Have you ever heard a band and desperately wanted their music, yet no store stocked their albums? That’s how I felt back in 1984 when a friend introduced me to a Los Angeles group called Daniel Amos. This Christian band didn’t play the usual insipid music which my fellow church members offered me but real rock.
Back when I was a teenager, rock music was considered to be from the pit of hell. Some concerned Christians even warned me that the beat attracted demons and I might become possessed. How refreshing it was therefore when I discovered Larry Norman’s music at the Edmonton Public Library in 1978. He wrote and sang genuine rock songs, not like the usual novelty attempts made by other bands to ride the religious pop gravy train. Larry was a committed Christian who put his complete trust in Jesus Christ.
Six years after that discovery, a preacher’s son named Paul Morris introduced me to two wonderful Daniel Amos records. Not only did he play their Horrendous Disc and ¡Alarma! albums but he invited me to their concert while they were in Edmonton. I felt absolutely blown away at how fantastic the group’s music was.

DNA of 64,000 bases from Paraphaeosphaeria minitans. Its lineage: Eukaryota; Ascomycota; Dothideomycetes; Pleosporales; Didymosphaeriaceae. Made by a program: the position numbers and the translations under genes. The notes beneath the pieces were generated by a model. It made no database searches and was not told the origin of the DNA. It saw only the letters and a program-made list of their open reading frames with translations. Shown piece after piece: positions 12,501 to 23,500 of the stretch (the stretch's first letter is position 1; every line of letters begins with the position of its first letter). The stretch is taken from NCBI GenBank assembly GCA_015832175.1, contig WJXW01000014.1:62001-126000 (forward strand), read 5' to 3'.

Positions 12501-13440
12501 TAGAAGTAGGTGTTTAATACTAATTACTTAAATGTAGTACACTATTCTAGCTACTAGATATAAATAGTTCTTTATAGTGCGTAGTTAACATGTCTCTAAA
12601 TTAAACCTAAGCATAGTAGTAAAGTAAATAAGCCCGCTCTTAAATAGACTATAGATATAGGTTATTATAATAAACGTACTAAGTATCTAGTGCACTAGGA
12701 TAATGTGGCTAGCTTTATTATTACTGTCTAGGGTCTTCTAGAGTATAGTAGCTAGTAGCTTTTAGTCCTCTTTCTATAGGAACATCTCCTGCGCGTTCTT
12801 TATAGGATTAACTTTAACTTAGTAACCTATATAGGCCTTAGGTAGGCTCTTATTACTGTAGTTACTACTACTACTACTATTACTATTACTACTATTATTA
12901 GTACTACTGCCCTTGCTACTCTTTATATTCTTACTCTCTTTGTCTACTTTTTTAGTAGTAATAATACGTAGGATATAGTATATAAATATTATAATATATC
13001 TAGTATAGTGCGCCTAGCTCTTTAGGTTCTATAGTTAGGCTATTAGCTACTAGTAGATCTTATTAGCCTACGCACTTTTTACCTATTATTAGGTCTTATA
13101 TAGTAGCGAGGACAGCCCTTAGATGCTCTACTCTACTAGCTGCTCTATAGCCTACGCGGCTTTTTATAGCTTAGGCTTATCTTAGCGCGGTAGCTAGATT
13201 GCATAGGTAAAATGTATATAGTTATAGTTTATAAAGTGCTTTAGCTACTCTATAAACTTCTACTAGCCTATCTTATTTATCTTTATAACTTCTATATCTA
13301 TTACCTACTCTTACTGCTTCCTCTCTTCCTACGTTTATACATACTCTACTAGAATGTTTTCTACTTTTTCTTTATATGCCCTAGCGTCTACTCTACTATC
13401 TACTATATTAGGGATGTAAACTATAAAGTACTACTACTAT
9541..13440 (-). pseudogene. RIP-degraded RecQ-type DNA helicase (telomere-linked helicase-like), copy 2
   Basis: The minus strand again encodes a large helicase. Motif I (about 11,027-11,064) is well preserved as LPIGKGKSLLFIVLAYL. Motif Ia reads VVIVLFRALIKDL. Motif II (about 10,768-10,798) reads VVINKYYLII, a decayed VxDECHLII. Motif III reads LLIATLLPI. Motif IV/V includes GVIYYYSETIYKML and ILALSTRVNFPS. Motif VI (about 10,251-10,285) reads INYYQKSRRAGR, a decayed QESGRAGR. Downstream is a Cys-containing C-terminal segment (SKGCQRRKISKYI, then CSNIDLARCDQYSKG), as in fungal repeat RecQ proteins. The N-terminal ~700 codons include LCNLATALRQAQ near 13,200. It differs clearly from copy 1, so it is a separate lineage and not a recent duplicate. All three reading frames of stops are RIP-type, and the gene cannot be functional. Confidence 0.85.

Though Paul made me a cassette copy of both albums, I still wished I owned the vinyl versions. Whenever I was at a Christian record store, I would enquire about Daniel Amos and get only blank stares from the clerks. As the years passed, my hope of finding even a used copy of Horrendous Disc or ¡Alarma! faded.
Only lately was I able to find the CD version of ¡Alarma! on Amazon and purchase it. To my delight, there was a second disc in the CD package containing unreleased tracks as well as alternate takes of the songs. Now I’m enjoying those memories of the summer of 1984 which the tunes bring to mind.
Since I know how to find even obscure artists on Amazon, I’m eager to buy all those albums which I taped or were given to me on cassette by friends. I’ve already bought many albums of German rock bands from the seventies and I hope to fill my shelves with many more memory-evoking recordings.
My love of obscure rock music and groups, considered wrongly as satanic, permeates my three memoirs. The first two are available from the Bruce Atchison’s books page. How I Was Razed: A Journey from Cultism to Christianity is stocked by Amazon, Barnes & Noble, Powell’s Books, and Virtual Bookworm Publishers.